Poor rains and lack of expertise to boost local food production are some of the challenges facing Djibouti’s population, says a senior UN official.
“The major gap in Djibouti is that there are relatively few partners with the technical expertise to develop relevant activities to enhance the agricultural production or to sustain their physical assets," Imed Khanfir, a programme adviser with the UN World Food Programme (WFP) in Djibouti, told IRIN.
“Scarcity of water is also a major challenge.”
For the next couple of months, Djibouti, which is a net food-importer, could face deteriorating food security as the lean season sets in, with high food prices and soaring unemployment levels exacerbating the situation.
According to an update by the Famine Early Warning Systems Network (FEWSNET), “Food insecurity among poor households in Djibouti City’s urban centres of Balbala, Radiska, and Baulaos is anticipated to heighten but remain stressed following a substantial decline in labour opportunities”.
Urban and peri-urban areas of Djibouti as well as pastoral households in the rural areas are among those most affected by food insecurity. “Acute food insecurity is anticipated to be accentuated among poor households in the Southeastern (Borderside) and Obock pastoral areas through September,” adds FEWSNET.
According to Khanfir, “Recurrent droughts have reduced the assets of the vulnerable population, reducing their livestock.”
In the past year, for example, Djibouti experienced poor March-to-June ‘Diraac/Soughoum’ rains, following similarly poor ‘Heys/Dadaa’ October-to-March rains.
A factsheet by the European Union’s European Community Humanitarian Aid Office (ECHO) adds: “ Since 2005, Djibouti is increasingly suffering from water scarcity due to poor rains. This has led to a reduction of water sources and pasture for livestock. As a result, the country has faced serious food deficits. Particularly affected are the rural communities and people dependent on pastoral activities”.
At present, about 42,600 people are severely food insecure with 24,300 others moderately food insecure in Djibouti, according to WFP’s Khanfir. WFP is providing general food distribution all year long to the severely food insecure population, he added, while the moderately food insecure are enrolled in food-for-work programmes.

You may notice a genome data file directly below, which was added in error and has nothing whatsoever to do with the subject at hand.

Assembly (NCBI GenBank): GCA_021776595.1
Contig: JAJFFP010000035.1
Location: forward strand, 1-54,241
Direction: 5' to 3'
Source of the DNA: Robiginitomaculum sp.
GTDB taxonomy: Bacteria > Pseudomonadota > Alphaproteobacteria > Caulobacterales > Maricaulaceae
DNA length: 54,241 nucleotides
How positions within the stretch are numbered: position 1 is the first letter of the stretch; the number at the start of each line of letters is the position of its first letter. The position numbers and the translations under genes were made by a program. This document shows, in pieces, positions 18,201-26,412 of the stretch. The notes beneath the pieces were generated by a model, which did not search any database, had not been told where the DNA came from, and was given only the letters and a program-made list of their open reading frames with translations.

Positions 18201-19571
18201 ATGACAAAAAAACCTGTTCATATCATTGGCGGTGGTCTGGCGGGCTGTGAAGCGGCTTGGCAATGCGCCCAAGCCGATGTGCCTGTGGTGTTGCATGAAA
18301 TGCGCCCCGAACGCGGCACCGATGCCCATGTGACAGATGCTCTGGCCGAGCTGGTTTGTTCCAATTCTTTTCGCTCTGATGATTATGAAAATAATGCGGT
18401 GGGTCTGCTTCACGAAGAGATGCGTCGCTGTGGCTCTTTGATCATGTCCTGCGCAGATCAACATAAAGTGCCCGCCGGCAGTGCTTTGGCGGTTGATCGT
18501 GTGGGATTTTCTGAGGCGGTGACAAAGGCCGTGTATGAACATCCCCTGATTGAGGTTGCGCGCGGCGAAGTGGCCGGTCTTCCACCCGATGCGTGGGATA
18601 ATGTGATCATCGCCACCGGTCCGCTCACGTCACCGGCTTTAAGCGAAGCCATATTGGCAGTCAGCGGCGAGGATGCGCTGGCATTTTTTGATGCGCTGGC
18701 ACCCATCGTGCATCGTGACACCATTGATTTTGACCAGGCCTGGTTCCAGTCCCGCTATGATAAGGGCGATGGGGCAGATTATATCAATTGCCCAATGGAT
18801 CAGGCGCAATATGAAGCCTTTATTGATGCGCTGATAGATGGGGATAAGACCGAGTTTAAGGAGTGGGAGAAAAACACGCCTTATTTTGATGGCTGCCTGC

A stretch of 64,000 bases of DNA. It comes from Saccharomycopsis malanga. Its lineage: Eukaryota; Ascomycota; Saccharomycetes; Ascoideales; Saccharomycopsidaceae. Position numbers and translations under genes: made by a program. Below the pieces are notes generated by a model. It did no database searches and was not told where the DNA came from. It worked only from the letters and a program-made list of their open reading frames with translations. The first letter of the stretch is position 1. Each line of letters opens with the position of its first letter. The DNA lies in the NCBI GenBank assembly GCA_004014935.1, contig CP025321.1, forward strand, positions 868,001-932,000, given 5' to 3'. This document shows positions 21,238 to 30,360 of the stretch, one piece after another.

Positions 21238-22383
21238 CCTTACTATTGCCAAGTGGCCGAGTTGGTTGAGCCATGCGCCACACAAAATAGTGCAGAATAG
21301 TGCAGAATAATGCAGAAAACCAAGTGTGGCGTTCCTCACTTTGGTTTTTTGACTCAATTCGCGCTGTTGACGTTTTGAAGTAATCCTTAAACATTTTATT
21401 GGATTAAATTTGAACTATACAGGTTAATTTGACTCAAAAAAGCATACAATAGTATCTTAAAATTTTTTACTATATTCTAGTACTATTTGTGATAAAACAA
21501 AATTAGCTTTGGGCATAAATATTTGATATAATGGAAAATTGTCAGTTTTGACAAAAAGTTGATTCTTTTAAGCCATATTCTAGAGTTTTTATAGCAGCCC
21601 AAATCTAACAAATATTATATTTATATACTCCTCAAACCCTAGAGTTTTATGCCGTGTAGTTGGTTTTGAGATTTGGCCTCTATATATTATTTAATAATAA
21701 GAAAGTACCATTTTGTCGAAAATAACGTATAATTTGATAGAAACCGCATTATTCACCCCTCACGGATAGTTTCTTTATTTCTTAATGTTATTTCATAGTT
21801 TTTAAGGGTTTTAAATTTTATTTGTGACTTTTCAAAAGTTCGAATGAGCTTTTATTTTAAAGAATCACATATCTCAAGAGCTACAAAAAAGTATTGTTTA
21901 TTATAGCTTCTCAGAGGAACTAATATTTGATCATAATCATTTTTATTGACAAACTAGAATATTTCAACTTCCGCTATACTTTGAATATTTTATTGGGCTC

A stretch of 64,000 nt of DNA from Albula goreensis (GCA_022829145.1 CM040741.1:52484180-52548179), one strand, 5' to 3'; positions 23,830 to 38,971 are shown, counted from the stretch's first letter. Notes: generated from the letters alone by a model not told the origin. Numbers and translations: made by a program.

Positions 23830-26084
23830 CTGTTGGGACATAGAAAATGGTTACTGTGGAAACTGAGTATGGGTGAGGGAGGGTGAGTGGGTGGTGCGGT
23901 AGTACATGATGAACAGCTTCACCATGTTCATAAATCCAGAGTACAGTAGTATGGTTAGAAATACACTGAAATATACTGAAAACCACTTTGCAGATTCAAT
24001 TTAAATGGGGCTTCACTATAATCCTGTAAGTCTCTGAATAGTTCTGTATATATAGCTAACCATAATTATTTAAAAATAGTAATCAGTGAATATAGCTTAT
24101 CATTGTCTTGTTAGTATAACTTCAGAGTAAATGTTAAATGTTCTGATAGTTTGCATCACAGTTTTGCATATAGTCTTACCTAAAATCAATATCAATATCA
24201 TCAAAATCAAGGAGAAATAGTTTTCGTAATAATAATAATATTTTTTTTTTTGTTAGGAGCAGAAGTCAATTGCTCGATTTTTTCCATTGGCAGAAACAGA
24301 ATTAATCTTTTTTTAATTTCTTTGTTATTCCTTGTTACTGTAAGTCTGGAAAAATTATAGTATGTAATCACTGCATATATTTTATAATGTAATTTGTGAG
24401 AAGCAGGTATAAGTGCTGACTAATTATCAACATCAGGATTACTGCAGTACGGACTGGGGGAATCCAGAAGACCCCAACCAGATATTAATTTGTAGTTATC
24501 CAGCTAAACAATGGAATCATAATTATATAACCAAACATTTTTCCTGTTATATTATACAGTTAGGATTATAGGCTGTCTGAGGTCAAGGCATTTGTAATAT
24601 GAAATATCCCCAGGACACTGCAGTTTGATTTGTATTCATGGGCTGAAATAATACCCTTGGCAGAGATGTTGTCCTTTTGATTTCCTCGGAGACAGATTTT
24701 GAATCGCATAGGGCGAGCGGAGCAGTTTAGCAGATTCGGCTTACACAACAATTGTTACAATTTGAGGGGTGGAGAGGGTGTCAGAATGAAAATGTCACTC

*This article was amended on 15 July
This article was produced by IRIN News while it was part of the United Nations Office for the Coordination of Humanitarian Affairs. Please send queries on copyright or liability to the UN. For more information: https://shop.un.org/rights-permissions
Help us be the transformation we’d like to see in the news industry
The current journalistic model is broken: Audiences are demanding that the hierarchical, elite-led system of news-gathering and presentation be dismantled in favour of a more inclusive and holistic model based on more equitable access to information and more nuanced and diverse narratives.
The business model is also broken, with many media going bankrupt during the pandemic – despite their information being more valuable than ever – because of a dependence on advertisers.
Finally, exploitative and extractive practices have long been commonplace in media and other businesses.
We think there is a better way. We want to build something different.
Our new five-year strategy outlines how we will do so. It is an ambitious vision to become a transformative newsroom – and one that we need your support to achieve.
Become a member of The New Humanitarian by making a regular contribution to our work - and help us deliver on our new strategy.